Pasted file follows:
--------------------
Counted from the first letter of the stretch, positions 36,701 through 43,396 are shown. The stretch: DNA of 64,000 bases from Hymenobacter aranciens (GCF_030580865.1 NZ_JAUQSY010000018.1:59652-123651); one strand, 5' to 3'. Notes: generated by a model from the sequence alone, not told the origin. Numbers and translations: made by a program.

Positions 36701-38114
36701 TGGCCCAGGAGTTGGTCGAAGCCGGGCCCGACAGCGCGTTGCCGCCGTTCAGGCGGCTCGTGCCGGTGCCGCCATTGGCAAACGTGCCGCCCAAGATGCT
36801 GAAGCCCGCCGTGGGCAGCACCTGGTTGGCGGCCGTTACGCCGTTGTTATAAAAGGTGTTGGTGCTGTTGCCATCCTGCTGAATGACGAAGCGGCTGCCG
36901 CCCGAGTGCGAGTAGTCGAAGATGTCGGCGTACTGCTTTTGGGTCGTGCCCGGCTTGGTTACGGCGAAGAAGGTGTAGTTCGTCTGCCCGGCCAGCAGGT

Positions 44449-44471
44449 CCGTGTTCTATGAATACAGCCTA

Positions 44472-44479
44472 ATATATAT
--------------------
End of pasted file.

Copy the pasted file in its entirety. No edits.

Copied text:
Counted from the first letter of the stretch, positions 36,701 through 43,396 are shown. The stretch: DNA of 64,000 bases from Hymenobacter aranciens (GCF_030580865.1 NZ_JAUQSY010000018.1:59652-123651); one strand, 5' to 3'. Notes: generated by a model from the sequence alone, not told the origin. Numbers and translations: made by a program.

Positions 36701-38114
36701 TGGCCCAGGAGTTGGTCGAAGCCGGGCCCGACAGCGCGTTGCCGCCGTTCAGGCGGCTCGTGCCGGTGCCGCCATTGGCAAACGTGCCGCCCAAGATGCT
36801 GAAGCCCGCCGTGGGCAGCACCTGGTTGGCGGCCGTTACGCCGTTGTTATAAAAGGTGTTGGTGCTGTTGCCATCCTGCTGAATGACGAAGCGGCTGCCG
36901 CCCGAGTGCGAGTAGTCGAAGATGTCGGCGTACTGCTTTTGGGTCGTGCCCGGCTTGGTTACGGCGAAGAAGGTGTAGTTCGTCTGCCCGGCCAGCAGGT

Positions 44449-44471
44449 CCGTGTTCTATGAATACAGCCTA

Positions 44472-44479
44472 ATATATAT